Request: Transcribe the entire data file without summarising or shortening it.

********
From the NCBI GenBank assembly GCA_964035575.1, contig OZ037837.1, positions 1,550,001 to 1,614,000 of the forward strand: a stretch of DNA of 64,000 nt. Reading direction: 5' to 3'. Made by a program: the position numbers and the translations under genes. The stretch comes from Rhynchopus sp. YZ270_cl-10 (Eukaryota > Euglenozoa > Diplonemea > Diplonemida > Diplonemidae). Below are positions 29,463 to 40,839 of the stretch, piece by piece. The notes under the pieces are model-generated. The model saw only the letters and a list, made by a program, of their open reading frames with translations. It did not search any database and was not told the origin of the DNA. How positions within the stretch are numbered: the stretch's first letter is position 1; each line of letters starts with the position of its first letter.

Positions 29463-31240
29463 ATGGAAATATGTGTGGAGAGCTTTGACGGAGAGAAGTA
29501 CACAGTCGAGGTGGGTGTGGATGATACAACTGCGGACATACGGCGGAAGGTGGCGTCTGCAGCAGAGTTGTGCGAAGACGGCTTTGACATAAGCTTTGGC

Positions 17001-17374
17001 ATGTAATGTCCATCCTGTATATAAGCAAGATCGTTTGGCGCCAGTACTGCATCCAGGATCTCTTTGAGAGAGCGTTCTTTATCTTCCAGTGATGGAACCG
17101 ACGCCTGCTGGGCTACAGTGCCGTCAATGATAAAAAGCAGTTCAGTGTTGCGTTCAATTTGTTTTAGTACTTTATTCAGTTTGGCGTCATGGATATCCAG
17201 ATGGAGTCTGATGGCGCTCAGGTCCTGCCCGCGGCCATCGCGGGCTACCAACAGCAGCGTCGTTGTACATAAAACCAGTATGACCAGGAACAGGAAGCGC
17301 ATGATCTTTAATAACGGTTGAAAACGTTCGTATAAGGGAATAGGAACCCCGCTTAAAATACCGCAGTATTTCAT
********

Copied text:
From the NCBI GenBank assembly GCA_964035575.1, contig OZ037837.1, positions 1,550,001 to 1,614,000 of the forward strand: a stretch of DNA of 64,000 nt. Reading direction: 5' to 3'. Made by a program: the position numbers and the translations under genes. The stretch comes from Rhynchopus sp. YZ270_cl-10 (Eukaryota > Euglenozoa > Diplonemea > Diplonemida > Diplonemidae). Below are positions 29,463 to 40,839 of the stretch, piece by piece. The notes under the pieces are model-generated. The model saw only the letters and a list, made by a program, of their open reading frames with translations. It did not search any database and was not told the origin of the DNA. How positions within the stretch are numbered: the stretch's first letter is position 1; each line of letters starts with the position of its first letter.

Positions 29463-31240
29463 ATGGAAATATGTGTGGAGAGCTTTGACGGAGAGAAGTA
29501 CACAGTCGAGGTGGGTGTGGATGATACAACTGCGGACATACGGCGGAAGGTGGCGTCTGCAGCAGAGTTGTGCGAAGACGGCTTTGACATAAGCTTTGGC

Positions 17001-17374
17001 ATGTAATGTCCATCCTGTATATAAGCAAGATCGTTTGGCGCCAGTACTGCATCCAGGATCTCTTTGAGAGAGCGTTCTTTATCTTCCAGTGATGGAACCG
17101 ACGCCTGCTGGGCTACAGTGCCGTCAATGATAAAAAGCAGTTCAGTGTTGCGTTCAATTTGTTTTAGTACTTTATTCAGTTTGGCGTCATGGATATCCAG
17201 ATGGAGTCTGATGGCGCTCAGGTCCTGCCCGCGGCCATCGCGGGCTACCAACAGCAGCGTCGTTGTACATAAAACCAGTATGACCAGGAACAGGAAGCGC
17301 ATGATCTTTAATAACGGTTGAAAACGTTCGTATAAGGGAATAGGAACCCCGCTTAAAATACCGCAGTATTTCAT